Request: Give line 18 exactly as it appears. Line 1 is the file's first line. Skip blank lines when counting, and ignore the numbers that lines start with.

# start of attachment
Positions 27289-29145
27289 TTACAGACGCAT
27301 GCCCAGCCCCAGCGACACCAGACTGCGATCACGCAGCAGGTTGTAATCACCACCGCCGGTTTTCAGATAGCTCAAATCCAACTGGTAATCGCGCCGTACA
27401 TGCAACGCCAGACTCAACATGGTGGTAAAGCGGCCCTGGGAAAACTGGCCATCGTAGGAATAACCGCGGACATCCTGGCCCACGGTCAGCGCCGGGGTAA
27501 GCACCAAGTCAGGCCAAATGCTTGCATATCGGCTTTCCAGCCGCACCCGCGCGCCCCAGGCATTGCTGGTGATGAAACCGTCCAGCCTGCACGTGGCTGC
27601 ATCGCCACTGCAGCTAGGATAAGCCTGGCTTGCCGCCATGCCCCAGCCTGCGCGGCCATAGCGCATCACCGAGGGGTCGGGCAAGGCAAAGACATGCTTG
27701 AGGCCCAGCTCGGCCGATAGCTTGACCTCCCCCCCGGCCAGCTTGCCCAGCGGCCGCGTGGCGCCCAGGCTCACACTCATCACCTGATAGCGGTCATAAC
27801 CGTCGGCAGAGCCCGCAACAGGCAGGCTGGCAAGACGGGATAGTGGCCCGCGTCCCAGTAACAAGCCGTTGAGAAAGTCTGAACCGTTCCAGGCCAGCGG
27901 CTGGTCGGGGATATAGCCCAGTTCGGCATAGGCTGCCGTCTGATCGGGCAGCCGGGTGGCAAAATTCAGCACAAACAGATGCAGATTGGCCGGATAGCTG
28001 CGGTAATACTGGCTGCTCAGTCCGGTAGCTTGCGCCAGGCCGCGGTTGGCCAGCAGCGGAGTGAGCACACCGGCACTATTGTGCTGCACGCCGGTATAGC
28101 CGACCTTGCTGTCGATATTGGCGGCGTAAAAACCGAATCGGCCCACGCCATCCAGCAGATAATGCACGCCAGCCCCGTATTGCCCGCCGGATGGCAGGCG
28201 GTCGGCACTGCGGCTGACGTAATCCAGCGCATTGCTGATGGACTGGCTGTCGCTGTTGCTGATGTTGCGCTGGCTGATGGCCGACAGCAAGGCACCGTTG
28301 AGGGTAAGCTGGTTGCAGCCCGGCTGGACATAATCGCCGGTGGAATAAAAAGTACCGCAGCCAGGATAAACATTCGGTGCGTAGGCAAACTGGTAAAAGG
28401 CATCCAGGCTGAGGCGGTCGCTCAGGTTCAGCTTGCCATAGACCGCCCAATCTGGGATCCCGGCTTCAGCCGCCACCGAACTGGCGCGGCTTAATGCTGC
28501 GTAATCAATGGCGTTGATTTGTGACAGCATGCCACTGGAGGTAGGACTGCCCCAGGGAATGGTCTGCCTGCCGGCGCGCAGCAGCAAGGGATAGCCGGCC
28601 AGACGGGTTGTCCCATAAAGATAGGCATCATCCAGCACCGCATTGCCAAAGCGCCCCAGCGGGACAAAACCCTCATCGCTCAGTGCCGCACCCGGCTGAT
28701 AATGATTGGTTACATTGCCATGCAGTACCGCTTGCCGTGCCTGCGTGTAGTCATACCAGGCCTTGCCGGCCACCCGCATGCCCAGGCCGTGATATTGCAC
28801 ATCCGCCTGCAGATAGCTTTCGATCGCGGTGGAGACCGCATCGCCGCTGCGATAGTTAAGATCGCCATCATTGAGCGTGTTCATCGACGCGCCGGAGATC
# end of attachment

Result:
28801 ATCCGCCTGCAGATAGCTTTCGATCGCGGTGGAGACCGCATCGCCGCTGCGATAGTTAAGATCGCCATCATTGAGCGTGTTCATCGACGCGCCGGAGATC